She decided to write the book after an editor told her that the kids’ stories needed to be heard, and that she was the one who could get them to talk.
“I feel that young kids often don’t have anyone talking to them and asking them what they think and how they feel about things,” she said. “As a journalist, this was a chance to spend hours and hours with a subject and establish a relationship with them.” Her husband, multimedia artist German Perez, shot photographs for the book.
It was released at a time when the subject of wayward young people, particularly “tagging crews” who spray-paint graffiti, had again drawn national attention. The January shooting death of an 18-year-old tagger in the San Fernando Valley by William Masters--who said he killed in self-defense--triggered a storm of debate.
“My book is not a solution to the problem,” Hinojosa said. “What I am doing is giving these kids a chance to speak their minds so we can hear their logic and have some understanding to help them and help ourselves. These kids are critical, thinking people whose lives are savable if we want.”
Earlier this month at a women’s conference at California Lutheran University in Thousand Oaks, Hinojosa told a gathering of about 1,000 that as women and mothers, they should not tolerate Masters calling the dead youth’s mother an “irresponsible, uncaring parent.”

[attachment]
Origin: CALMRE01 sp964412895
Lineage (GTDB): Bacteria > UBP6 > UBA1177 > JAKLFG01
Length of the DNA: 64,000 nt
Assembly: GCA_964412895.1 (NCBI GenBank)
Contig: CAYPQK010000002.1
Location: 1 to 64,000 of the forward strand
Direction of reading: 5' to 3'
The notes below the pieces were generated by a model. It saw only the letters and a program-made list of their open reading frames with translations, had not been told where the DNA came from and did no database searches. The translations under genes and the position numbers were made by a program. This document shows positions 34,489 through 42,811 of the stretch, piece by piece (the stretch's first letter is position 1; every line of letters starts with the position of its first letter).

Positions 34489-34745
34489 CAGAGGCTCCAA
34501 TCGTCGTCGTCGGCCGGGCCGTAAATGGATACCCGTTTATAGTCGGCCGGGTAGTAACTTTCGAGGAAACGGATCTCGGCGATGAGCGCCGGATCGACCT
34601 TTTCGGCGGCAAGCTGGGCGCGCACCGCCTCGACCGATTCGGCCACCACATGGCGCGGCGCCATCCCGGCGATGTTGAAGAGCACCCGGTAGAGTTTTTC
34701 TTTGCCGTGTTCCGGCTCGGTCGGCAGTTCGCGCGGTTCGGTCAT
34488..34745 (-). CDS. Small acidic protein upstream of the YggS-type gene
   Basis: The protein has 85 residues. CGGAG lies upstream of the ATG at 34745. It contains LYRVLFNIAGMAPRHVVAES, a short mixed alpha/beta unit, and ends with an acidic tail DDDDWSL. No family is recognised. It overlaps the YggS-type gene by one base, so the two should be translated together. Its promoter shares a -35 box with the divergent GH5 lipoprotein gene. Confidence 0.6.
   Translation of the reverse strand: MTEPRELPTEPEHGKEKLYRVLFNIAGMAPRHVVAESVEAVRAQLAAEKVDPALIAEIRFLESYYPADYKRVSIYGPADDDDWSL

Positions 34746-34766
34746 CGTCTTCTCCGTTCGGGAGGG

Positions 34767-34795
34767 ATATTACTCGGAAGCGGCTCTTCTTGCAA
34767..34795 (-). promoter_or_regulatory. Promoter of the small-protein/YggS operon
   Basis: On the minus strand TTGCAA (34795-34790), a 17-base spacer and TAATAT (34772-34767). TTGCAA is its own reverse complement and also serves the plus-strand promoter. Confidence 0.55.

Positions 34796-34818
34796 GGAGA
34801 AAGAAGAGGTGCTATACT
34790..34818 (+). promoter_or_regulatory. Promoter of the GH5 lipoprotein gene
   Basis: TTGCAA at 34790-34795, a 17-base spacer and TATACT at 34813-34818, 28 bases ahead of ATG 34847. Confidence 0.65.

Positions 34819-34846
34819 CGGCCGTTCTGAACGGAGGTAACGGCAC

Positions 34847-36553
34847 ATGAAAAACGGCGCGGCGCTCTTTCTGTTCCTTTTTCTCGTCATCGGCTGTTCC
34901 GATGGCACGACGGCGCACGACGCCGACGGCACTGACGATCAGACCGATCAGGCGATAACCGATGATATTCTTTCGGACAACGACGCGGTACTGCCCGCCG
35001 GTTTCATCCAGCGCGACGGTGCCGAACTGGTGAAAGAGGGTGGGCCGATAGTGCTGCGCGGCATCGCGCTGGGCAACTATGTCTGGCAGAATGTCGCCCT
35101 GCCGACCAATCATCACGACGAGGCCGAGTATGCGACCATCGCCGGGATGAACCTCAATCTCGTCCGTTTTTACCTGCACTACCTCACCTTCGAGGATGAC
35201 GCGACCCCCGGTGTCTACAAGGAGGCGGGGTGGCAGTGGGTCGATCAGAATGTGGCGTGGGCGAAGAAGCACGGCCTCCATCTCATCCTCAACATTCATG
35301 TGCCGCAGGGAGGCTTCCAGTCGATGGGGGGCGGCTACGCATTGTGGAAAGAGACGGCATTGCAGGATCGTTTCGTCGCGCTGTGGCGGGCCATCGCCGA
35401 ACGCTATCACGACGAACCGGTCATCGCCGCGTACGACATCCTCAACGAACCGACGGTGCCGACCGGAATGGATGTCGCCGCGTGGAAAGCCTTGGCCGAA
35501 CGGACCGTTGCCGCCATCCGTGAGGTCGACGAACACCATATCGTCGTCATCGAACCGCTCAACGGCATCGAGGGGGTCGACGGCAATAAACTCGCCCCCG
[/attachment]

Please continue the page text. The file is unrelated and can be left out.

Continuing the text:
“He was someone’s son, and (Masters) had the gall to insult his mother,” she said of Masters killing 18-year-old Oscar Rene Arce. “So what should we as women do? Shouldn’t we be on the mother’s side and understand her mourning, and talking against this vigilantism? Isn’t it true that taking a life poses a greater danger than someone writing graffiti on a wall?”
And about multiculturalism, Hinojosa, a petite woman who speaks four languages, said: “In this country we are often all about negation, about denial, and more recently, about fear. Diversity should not be the cause of fear. As a woman of color, I’m profoundly distrusted. I’m often seen as a reporter with an agenda, someone who has an ax to grind, or as that cute little Chiquita Banana. But my way of seeing the world is just as valid as anyone else’s.”